The six brave men at the bottom will never be 'free at last.' They made the ultimate sacrifice for their brother-in-arms, who betrayed them.
(CNN) - Former Army Sgt. Evan Buetow was the team leader with Bowe Bergdahl the night Bergdahl disappeared.
“Bergdahl is a deserter, and he’s not a hero,” says Buetow. ”He needs to answer for what he did.”
Within days of his disappearance, says Buetow, teams monitoring radio chatter and cell phone communications intercepted an alarming message: The American is in Yahya Khel (a village two miles away). He’s looking for someone who speaks English so he can talk to the Taliban.
“I heard it straight from the interpreter’s lips as he heard it over the radio,” said Buetow. “There’s a lot more to this story than a soldier walking away.”
The Army will review the case of Sgt. Bowe Bergdahl “in a comprehensive, coordinated effort,” Secretary of the Army John McHugh said Tuesday.
. . . Buetow was involved in the immediate search for Bergdahl, pushing a patrol into a nearby local village.
“Immediately as we left the base, two small boys walked up to us, and they told us that they saw an American crawling in the weeds by himself,” said the former Army sergeant. The search followed that lead, and others, for months.
“For 60 days or more, I remember, just straight, all we did was search for Bergdahl,” said Buetow, “essentially chasing a ghost because we never came up with anything.”
At least six soldiers were killed in subsequent searches for him, according to soldiers involved in those operations.
The Pentagon was not able to provide details on specific operations in which any soldiers were killed during that time were involved.
Buetow says even though those operations were not “directed missions” to search for Bergdahl, there was an underlying premise of acting on intelligence to find the missing soldier.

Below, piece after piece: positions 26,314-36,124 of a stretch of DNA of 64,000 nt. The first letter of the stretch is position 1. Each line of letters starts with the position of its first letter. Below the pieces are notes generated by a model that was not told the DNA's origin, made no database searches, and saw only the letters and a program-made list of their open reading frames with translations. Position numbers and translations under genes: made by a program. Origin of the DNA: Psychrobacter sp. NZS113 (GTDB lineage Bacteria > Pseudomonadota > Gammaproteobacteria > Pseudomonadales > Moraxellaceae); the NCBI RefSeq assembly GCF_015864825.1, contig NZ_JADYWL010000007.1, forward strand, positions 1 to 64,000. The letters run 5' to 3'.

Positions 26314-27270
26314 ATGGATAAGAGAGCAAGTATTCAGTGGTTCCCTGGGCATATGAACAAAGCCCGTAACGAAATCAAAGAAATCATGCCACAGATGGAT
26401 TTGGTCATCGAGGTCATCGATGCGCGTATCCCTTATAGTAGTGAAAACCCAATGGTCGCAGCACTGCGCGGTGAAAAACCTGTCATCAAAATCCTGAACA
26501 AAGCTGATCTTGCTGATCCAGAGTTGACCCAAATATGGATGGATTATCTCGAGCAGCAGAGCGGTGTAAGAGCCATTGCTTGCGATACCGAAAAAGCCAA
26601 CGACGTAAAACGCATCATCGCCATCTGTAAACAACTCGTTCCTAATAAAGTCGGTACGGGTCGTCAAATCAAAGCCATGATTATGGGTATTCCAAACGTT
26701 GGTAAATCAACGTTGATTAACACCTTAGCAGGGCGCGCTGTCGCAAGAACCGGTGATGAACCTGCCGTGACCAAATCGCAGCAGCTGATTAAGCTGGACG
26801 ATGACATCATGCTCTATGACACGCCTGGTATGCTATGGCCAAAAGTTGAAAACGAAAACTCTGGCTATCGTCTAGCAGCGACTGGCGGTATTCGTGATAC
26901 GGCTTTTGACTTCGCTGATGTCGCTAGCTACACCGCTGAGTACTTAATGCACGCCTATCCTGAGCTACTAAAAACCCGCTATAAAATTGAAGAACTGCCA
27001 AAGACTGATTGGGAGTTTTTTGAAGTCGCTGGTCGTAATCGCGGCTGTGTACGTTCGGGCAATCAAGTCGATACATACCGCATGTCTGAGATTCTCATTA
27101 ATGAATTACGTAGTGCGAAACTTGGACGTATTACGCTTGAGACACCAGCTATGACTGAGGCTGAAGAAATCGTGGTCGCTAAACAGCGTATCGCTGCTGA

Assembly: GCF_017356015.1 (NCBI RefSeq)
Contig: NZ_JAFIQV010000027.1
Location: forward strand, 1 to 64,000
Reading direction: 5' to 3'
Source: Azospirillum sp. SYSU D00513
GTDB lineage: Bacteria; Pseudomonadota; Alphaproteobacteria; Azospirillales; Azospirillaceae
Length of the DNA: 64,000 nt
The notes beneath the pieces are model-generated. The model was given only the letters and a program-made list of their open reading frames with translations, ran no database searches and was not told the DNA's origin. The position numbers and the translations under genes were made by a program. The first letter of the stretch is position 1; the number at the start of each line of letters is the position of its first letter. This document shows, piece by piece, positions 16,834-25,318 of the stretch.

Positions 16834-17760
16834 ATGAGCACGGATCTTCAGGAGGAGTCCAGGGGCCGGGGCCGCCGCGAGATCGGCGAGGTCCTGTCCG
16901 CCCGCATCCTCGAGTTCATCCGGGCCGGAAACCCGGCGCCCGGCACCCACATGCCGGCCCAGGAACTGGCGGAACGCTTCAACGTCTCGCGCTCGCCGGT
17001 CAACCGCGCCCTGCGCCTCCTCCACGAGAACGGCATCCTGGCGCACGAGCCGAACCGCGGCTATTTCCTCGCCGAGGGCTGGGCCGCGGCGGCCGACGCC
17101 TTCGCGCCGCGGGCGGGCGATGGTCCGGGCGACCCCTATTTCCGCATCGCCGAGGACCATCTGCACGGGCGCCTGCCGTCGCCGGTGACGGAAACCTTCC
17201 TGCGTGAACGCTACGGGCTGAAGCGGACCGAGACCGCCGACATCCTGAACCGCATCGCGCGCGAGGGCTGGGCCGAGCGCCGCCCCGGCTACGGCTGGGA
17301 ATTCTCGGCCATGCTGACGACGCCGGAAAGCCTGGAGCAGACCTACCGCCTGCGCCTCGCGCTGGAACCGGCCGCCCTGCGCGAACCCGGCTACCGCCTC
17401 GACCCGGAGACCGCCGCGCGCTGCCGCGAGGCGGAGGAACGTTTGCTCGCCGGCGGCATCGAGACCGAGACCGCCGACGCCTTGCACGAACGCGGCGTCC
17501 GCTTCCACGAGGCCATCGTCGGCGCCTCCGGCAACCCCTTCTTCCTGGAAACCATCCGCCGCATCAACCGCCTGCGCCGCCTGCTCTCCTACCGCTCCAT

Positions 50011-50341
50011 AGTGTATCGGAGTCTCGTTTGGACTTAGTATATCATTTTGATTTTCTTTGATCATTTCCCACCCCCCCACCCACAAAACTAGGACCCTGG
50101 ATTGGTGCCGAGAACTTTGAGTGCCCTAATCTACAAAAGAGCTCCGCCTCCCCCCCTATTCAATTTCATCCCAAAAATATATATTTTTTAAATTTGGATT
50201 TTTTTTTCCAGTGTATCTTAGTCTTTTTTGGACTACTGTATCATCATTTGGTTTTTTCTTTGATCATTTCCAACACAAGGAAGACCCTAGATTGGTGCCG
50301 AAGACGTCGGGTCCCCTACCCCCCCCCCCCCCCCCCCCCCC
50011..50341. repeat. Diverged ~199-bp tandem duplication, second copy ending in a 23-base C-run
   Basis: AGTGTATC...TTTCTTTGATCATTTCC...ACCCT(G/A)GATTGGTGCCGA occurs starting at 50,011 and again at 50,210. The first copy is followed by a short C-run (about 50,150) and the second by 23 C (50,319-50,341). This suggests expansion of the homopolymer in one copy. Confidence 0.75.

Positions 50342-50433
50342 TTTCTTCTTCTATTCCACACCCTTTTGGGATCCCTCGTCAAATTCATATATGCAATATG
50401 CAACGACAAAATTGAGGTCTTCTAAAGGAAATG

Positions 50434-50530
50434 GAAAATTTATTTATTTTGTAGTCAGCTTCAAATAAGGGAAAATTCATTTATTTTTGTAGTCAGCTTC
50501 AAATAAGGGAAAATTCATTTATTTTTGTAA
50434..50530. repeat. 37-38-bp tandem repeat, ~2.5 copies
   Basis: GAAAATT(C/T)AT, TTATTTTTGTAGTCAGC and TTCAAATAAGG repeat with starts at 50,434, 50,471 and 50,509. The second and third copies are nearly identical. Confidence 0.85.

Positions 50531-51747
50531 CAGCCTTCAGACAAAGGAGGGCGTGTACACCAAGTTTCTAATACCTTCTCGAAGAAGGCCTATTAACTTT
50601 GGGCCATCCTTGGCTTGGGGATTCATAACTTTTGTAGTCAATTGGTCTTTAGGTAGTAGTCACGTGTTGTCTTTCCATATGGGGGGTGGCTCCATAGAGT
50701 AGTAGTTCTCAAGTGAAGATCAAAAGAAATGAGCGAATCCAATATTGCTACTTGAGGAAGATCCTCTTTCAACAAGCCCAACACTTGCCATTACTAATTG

“The fact of the matter is, when those soldiers were killed, they would not have been where they were at if Bergdahl hadn’t left,” says Buetow. “Bergdahl leaving changed the mission.”
Many soldiers in Bergdahl’s platoon said attacks seemed to increase against the United States in Paktika province in the days and weeks following his disappearance.
“Following his disappearance, IEDs started going off directly under the trucks. They were getting perfect hits every time. Their ambushes were very calculated, very methodical,” said Buetow.
It was “very suspicious,” says Buetow, noting that Bergdahl knew sensitive information about the movement of U.S. trucks, the weaponry on those trucks, and how soldiers would react to attacks.
Did the White House do any level of review before deciding to hand over five hardcore Taliban commanders for this guy? Before it broke laws and set a terrible precedent, and freed terrorists, to get him?
Don't ever call Bowe Robert Bergdahl. Meet a real hero:
This is Army MSG Mark Allen, who was one of the many soldiers that searched for Bowe Robert Bergdahl. What did he get for his efforts? A bullet to the brain.
MSG Allen’s wife would like people to meet her husband:
“Meet my husband, injuries directly brought to you by the actions of this traitor. He can’t give an account of what went down, because he can no longer speak. Now, which guy is a ‘hero’ again?!? Sick.”